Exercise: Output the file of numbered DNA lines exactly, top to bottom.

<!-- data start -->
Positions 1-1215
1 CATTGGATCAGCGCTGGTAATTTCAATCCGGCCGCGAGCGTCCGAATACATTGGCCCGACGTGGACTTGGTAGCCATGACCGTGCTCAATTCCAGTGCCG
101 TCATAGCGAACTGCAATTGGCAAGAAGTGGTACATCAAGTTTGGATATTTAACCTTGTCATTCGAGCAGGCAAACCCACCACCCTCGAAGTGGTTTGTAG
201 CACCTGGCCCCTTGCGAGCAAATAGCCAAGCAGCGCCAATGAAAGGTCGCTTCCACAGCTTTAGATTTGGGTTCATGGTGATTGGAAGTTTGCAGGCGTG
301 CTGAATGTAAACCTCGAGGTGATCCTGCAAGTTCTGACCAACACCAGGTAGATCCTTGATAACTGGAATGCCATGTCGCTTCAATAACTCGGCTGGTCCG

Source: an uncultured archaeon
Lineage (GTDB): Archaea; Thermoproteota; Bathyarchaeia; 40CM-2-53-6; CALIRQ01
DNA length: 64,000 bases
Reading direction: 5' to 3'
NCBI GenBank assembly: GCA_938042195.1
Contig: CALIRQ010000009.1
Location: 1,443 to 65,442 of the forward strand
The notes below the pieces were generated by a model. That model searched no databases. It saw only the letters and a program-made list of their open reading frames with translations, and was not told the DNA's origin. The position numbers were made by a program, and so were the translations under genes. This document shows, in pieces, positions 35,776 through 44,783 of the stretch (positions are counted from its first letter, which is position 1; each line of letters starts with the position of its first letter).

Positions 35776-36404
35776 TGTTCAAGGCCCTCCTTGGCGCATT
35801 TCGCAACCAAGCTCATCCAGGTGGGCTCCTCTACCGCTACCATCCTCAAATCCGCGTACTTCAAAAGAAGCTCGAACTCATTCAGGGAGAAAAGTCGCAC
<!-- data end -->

Positions 1-1215
1 CATTGGATCAGCGCTGGTAATTTCAATCCGGCCGCGAGCGTCCGAATACATTGGCCCGACGTGGACTTGGTAGCCATGACCGTGCTCAATTCCAGTGCCG
101 TCATAGCGAACTGCAATTGGCAAGAAGTGGTACATCAAGTTTGGATATTTAACCTTGTCATTCGAGCAGGCAAACCCACCACCCTCGAAGTGGTTTGTAG
201 CACCTGGCCCCTTGCGAGCAAATAGCCAAGCAGCGCCAATGAAAGGTCGCTTCCACAGCTTTAGATTTGGGTTCATGGTGATTGGAAGTTTGCAGGCGTG
301 CTGAATGTAAACCTCGAGGTGATCCTGCAAGTTCTGACCAACACCAGGTAGATCCTTGATAACTGGAATGCCATGTCGCTTCAATAACTCGGCTGGTCCG

Source: an uncultured archaeon
Lineage (GTDB): Archaea; Thermoproteota; Bathyarchaeia; 40CM-2-53-6; CALIRQ01
DNA length: 64,000 bases
Reading direction: 5' to 3'
NCBI GenBank assembly: GCA_938042195.1
Contig: CALIRQ010000009.1
Location: 1,443 to 65,442 of the forward strand
The notes below the pieces were generated by a model. That model searched no databases. It saw only the letters and a program-made list of their open reading frames with translations, and was not told the DNA's origin. The position numbers were made by a program, and so were the translations under genes. This document shows, in pieces, positions 35,776 through 44,783 of the stretch (positions are counted from its first letter, which is position 1; each line of letters starts with the position of its first letter).

Positions 35776-36404
35776 TGTTCAAGGCCCTCCTTGGCGCATT
35801 TCGCAACCAAGCTCATCCAGGTGGGCTCCTCTACCGCTACCATCCTCAAATCCGCGTACTTCAAAAGAAGCTCGAACTCATTCAGGGAGAAAAGTCGCAC